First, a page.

Plastic banderitas ‘extremely wasteful’

trash
TRASH. After events like the Feast of the Black Nazarene, trash, plastic in particular, litter the streets. File photo by Alecs Ongcal/Rappler
After fiestas and when cleanups begin, plastic bags used as banderitas make garbage disposal harder and more expensive

MANILA, Philippines (Jan. 24, 2016) — Fiestas do not end when people go home. After the parades and the parties, trash still have to be cleared.

Plastic bags are often used as banderitas (buntings) to decorate the streets. While the small colorful flags are nice to look at, they present a problem when cleanups start.

For the EcoWaste Coalition, an environmental watchdog group, these bags spell trouble.

The group asks Filipinos to stop using banderitas, saying the bags are “extremely wasteful.”

In San Andres in the city of Manila, they have expressed concern at the use of plastic bags as decorations for the Feast Day of the Holy Family on Sunday, January 24.

“It seems to be getting out of control as we can see in San Andres, Manila with many neighborhood streets festooned with plastic bag banderitas that will surely end up as garbage,” said EcoWaste Coalition Coordinator Aileen Lucero.

According to the group, the bags contribute to the cost of garbage disposal. Manila’s waste disposal cost the city P512.564 million (or $11.397 million) in 2013, making it second to Quezon City’s P994.590 million ($22.115 million).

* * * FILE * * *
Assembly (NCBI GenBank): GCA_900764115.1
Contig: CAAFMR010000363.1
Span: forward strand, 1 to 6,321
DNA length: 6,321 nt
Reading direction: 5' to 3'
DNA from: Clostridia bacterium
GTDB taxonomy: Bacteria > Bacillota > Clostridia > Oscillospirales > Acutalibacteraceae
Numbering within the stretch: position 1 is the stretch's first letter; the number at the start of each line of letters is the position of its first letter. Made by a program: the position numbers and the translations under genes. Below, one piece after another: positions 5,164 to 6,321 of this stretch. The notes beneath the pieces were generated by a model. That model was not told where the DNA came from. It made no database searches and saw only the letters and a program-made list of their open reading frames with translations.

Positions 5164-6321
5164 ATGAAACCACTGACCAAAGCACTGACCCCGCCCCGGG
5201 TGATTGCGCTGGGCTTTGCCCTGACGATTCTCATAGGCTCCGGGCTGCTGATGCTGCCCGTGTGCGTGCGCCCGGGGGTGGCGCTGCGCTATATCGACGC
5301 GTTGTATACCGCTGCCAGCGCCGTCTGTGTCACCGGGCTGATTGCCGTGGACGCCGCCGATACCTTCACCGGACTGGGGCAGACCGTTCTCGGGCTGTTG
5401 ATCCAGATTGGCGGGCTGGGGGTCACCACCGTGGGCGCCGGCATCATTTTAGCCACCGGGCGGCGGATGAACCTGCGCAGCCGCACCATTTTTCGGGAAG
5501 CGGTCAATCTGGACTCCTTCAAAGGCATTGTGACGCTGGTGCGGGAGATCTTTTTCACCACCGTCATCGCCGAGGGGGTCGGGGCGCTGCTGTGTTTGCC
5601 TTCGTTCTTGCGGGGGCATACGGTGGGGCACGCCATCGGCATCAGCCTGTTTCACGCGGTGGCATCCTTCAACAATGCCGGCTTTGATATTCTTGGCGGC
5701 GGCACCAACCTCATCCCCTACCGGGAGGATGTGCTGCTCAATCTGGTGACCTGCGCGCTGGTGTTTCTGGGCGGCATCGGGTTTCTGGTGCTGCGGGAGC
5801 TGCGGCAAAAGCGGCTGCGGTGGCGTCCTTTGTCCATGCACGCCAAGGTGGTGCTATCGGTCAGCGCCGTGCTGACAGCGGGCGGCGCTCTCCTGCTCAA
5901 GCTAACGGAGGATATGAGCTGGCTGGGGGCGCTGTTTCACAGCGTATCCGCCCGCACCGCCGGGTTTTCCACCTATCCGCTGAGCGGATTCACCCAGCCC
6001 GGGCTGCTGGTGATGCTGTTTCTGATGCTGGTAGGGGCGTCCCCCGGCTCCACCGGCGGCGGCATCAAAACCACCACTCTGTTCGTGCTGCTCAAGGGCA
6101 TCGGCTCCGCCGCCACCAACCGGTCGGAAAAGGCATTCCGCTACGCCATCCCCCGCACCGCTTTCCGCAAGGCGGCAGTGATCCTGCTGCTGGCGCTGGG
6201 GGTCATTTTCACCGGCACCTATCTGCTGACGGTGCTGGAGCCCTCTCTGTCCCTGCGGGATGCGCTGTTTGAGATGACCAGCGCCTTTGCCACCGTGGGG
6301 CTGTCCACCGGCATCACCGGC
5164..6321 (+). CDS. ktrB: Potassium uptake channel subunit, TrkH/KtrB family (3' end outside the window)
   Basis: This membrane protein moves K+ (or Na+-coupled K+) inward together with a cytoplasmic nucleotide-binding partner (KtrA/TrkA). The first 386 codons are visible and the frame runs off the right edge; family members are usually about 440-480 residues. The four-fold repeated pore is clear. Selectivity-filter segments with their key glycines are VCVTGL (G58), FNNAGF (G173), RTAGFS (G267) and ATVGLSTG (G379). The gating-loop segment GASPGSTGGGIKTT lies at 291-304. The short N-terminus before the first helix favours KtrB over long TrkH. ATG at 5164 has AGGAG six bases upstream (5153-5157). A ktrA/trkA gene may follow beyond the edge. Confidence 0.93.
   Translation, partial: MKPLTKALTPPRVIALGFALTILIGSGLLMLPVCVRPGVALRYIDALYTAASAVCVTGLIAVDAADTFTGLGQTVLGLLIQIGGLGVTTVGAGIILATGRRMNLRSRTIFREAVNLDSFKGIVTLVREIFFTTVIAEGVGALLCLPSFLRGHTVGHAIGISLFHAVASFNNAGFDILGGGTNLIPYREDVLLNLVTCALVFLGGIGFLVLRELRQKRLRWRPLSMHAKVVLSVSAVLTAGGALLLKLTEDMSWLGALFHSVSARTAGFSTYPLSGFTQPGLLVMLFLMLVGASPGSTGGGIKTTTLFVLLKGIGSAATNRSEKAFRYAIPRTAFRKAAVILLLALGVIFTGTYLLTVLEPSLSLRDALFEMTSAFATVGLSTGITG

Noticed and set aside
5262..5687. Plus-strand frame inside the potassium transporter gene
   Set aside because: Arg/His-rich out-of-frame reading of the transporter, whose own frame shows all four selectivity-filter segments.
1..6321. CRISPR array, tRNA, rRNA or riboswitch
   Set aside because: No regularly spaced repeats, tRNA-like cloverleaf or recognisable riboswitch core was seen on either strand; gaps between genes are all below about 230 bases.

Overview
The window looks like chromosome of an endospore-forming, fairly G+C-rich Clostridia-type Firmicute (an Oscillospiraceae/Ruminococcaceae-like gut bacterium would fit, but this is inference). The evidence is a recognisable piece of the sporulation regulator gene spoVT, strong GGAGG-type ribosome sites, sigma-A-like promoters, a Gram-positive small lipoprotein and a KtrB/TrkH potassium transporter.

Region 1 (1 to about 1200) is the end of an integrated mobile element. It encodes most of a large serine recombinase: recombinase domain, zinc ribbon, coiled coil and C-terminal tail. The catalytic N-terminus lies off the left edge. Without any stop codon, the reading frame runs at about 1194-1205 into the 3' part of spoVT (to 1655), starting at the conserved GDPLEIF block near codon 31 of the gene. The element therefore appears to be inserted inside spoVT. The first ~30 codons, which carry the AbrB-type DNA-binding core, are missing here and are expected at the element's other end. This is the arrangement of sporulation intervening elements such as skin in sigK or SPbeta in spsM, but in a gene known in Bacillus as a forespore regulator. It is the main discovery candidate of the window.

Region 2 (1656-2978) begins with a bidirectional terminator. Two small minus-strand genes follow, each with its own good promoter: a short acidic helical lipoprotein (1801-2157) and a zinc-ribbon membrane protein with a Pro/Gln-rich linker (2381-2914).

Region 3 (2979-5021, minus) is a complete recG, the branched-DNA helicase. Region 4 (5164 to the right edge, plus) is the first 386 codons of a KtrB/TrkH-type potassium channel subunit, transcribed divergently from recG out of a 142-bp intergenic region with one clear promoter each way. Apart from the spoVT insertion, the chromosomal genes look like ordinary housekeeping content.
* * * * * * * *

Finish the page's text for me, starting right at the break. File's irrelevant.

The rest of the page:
During the Black Nazarene procession, a trail of trash was left in the wake of the event. After the Traslacion, the Metro Manila Development Authority (MMDA) said there were 30 truckloads of garbage.

“We also hope that Manila will take action against wasteful plastic banderitas and ban them at once,” Lucero added.

EcoWaste Coalition asked the Manila City government to strictly enforce City Ordinance 8282, which bans the use of plastics for dry goods and regulates its use for wet goods.

Plastic, elections

The group is also concerned that pollution will only worsen come campaign season since candidates frequently use tarpaulins for publicity.

According to Lucero, the banderitas “compete” with the politicians’ signs “for space and attention.” She added, “It’s plastic all over.”

Even before the campaign season, EcoWaste Coalition already observed tarpaulins from officials around Manila.

“This battle will continue to rage as politicians take advantage of all imaginable occasions from Chinese New Year, Valentine’s Day, Lent, Easter, to school graduation rites to publicize their names and faces among voters,” Lucero said.

One of the issues with using tarpaulins is their being non-biodegradable and toxic. Two of the substances that EcoWaste Coalition found were cadmium and lead. The group detected cadmium up to 1,279 parts per million (ppm) in all samples and lead up to 1,704 ppm in 25% of the samples.

EcoWaste Coalition urged candidates to follow the guidelines of the Commission on Elections (Comelec), which include using biodegradable and environmentally-friendly materials.

The Comelec has also proposed adding the text “this material should be recycled” on campaign materials.


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